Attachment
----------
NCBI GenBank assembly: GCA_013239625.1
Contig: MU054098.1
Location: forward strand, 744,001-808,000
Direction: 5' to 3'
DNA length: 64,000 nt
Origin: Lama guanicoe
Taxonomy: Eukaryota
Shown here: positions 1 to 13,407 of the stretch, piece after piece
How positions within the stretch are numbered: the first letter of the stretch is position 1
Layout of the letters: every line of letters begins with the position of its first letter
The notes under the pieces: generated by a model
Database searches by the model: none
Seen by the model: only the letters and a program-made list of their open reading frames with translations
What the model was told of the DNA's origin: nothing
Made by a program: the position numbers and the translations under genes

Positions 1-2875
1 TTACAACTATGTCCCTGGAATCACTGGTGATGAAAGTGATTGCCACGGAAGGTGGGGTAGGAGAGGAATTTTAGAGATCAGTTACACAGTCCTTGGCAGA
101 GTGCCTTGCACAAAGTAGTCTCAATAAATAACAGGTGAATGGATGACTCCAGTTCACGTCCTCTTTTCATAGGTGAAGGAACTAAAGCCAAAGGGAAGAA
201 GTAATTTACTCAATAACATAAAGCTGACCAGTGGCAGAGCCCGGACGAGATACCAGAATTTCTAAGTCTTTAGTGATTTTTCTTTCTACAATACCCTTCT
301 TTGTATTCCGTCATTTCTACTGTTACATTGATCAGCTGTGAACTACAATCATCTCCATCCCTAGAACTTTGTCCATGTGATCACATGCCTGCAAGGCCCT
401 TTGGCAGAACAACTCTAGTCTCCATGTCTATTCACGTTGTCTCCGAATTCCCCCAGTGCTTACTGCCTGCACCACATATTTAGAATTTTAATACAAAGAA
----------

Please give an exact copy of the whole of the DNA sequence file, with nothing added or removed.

NCBI GenBank assembly: GCA_013239625.1
Contig: MU054098.1
Location: forward strand, 744,001-808,000
Direction: 5' to 3'
DNA length: 64,000 nt
Origin: Lama guanicoe
Taxonomy: Eukaryota
Shown here: positions 1 to 13,407 of the stretch, piece after piece
How positions within the stretch are numbered: the first letter of the stretch is position 1
Layout of the letters: every line of letters begins with the position of its first letter
The notes under the pieces: generated by a model
Database searches by the model: none
Seen by the model: only the letters and a program-made list of their open reading frames with translations
What the model was told of the DNA's origin: nothing
Made by a program: the position numbers and the translations under genes

Positions 1-2875
1 TTACAACTATGTCCCTGGAATCACTGGTGATGAAAGTGATTGCCACGGAAGGTGGGGTAGGAGAGGAATTTTAGAGATCAGTTACACAGTCCTTGGCAGA
101 GTGCCTTGCACAAAGTAGTCTCAATAAATAACAGGTGAATGGATGACTCCAGTTCACGTCCTCTTTTCATAGGTGAAGGAACTAAAGCCAAAGGGAAGAA
201 GTAATTTACTCAATAACATAAAGCTGACCAGTGGCAGAGCCCGGACGAGATACCAGAATTTCTAAGTCTTTAGTGATTTTTCTTTCTACAATACCCTTCT
301 TTGTATTCCGTCATTTCTACTGTTACATTGATCAGCTGTGAACTACAATCATCTCCATCCCTAGAACTTTGTCCATGTGATCACATGCCTGCAAGGCCCT
401 TTGGCAGAACAACTCTAGTCTCCATGTCTATTCACGTTGTCTCCGAATTCCCCCAGTGCTTACTGCCTGCACCACATATTTAGAATTTTAATACAAAGAA